Beauty of Science has presented us with some amazing video before. To celebrate The International Year of the Periodic Table, the team has created a fantastic video which celebrates human life. We’ve all mainly been made of 11 chemical elements, and this video shows these elements from up close in a beautiful series of macro video clips.
Freehand flower photography out in nature (or your local neighborhood) is one of my favorite photography genres. In this article, and in the accompanying video, I will give you my 8 best tips for flower photography in the wild.
Just because you might know your own home like the back of your hand, it doesn’t mean that there’s nothing exciting left to shoot there. If you’re not convinced, this video from COOPH will change your mind.
Your home is full of photographic opportunities you can grab on a rainy day or when you simply feel like playing with a camera. And best of all – you can try them out straight away. Check out the ideas in the video below, and I’ll give you a few suggestions of my own, too.
If someone had ever told me that I would go “awww” at photos of insects, I would have called them crazy. But what about photos of fluffy, pollen-covered bees sleeping inside of flowers? Well, I gotta admit that’s something else, and it’s as cute as it sounds. Photographer Joe Neely recently captured two bees sleeping in a flower, and it’s definitely not something you see every day. He was kind enough to share his images with DIYP, so take a look and prepare to get all mushy.
I love macro photography as it enables us to see the beauty in small things.
For this particular project, I wanted to show details (including textures) of a mundane object; an old rusty screw on a piece of wood (an old cutting board). In addition, I wanted to illustrate how the focus shifts on an object with an odd shape like this across the frame using video animation of the individual still images.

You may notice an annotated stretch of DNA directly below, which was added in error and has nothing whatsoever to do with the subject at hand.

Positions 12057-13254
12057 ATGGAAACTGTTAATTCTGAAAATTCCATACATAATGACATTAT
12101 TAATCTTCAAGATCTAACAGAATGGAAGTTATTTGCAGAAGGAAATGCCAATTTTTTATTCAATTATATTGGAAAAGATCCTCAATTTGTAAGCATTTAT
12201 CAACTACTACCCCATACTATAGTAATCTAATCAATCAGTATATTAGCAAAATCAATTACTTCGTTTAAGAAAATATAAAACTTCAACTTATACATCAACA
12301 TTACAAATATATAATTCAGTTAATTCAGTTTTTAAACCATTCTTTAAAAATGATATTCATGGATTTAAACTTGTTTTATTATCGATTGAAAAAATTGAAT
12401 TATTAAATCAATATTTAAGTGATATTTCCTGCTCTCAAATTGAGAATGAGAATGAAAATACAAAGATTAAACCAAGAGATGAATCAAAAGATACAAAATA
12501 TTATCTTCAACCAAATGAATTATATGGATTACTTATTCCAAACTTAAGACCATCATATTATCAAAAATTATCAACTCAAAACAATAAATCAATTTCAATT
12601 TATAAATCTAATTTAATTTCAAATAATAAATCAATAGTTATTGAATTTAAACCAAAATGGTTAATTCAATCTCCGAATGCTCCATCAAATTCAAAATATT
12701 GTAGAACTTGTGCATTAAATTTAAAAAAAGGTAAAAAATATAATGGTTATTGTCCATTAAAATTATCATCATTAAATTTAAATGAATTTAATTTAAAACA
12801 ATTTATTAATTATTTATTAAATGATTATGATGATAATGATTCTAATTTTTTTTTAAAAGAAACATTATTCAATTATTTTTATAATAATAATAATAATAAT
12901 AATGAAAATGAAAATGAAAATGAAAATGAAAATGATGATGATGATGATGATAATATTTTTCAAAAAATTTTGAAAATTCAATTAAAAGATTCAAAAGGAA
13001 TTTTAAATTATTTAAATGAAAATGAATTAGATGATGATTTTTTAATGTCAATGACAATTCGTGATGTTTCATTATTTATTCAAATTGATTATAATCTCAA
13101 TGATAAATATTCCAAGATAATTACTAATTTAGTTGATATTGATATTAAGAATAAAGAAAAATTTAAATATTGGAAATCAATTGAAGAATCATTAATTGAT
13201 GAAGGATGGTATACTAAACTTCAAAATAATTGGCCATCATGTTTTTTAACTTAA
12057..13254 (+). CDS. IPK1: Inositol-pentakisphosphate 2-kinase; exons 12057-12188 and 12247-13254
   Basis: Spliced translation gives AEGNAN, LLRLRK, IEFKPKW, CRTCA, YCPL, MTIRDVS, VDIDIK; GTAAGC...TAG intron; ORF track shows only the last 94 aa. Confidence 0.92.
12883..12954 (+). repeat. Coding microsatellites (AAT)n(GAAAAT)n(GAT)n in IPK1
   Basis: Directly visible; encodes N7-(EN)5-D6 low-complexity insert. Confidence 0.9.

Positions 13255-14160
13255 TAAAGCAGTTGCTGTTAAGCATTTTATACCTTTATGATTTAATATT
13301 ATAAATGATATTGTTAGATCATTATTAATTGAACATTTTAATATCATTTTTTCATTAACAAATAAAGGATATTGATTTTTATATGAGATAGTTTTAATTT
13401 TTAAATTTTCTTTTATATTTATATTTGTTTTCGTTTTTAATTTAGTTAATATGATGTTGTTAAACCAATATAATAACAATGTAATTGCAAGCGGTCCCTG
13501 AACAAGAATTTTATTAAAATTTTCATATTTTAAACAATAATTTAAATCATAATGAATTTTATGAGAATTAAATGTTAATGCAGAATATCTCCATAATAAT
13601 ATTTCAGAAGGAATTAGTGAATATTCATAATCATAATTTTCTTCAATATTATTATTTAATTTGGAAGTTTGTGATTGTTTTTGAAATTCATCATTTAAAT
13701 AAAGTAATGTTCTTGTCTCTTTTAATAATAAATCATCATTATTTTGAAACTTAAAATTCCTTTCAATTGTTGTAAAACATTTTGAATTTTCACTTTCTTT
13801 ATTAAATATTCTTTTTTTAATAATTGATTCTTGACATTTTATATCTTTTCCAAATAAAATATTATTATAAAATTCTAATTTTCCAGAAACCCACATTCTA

Macro photography is such a fascinating subject. Getting that close to something isn’t something we normally see. We get to observe minute details that we’d never otherwise notice. A lot of things macro subjects are obvious, like bug parts, for example. But not everything is quite so easy to identify.
You might remember British contact lens retailer Lenstore from when they teamed up with Nikon to create 24 Hour London. Well, now they’ve come back with the “Close Up” macro challenge. Can you identify these objects from these extreme close-ups?
I am in no way a professional photographer: my gear includes a Nikon D5200 body, with the Nikkor 18-55mm VR II kit lens, the Nikkor 55-300mm VR zoom lens, and the latest addition, the Nikkor 50mm 1.4G prime lens. My favorite combo is still the Nikon D5200 body + Nikkor 18-55mm VR II – no offense to the other lenses. The reason why I decided to write this article is because I have seen a lot of newbies considering the kit lens as just a piece of glass with no merits at all. That is not entirely true – it’s one of the best lenses to start with, and with the right technique you can achieve a lot with the so-called kit lens!
With macro photography, we can discover entirely new worlds and see tiny creatures in a completely new light. In this video, Micael Widell gives you five tips that will help you find the ideal subjects and then nail focus and exposure for some amazing macro shots.
Ray Scott of Visual Art Photography Tutorials shows us a creative way of shooting macro photos with oil, water, and food coloring. It’s a simple process that yields a variety of artistic results that look totally psychedelic.
You don’t need much for this project except for a few household items you already have. Apart from the oil, water, and food coloring, you’ll need a sheet of glass, a big transparent bowl, small containers for the water and food coloring, and an eye dropper. Although not required, you can also use poster boards to add more color to your images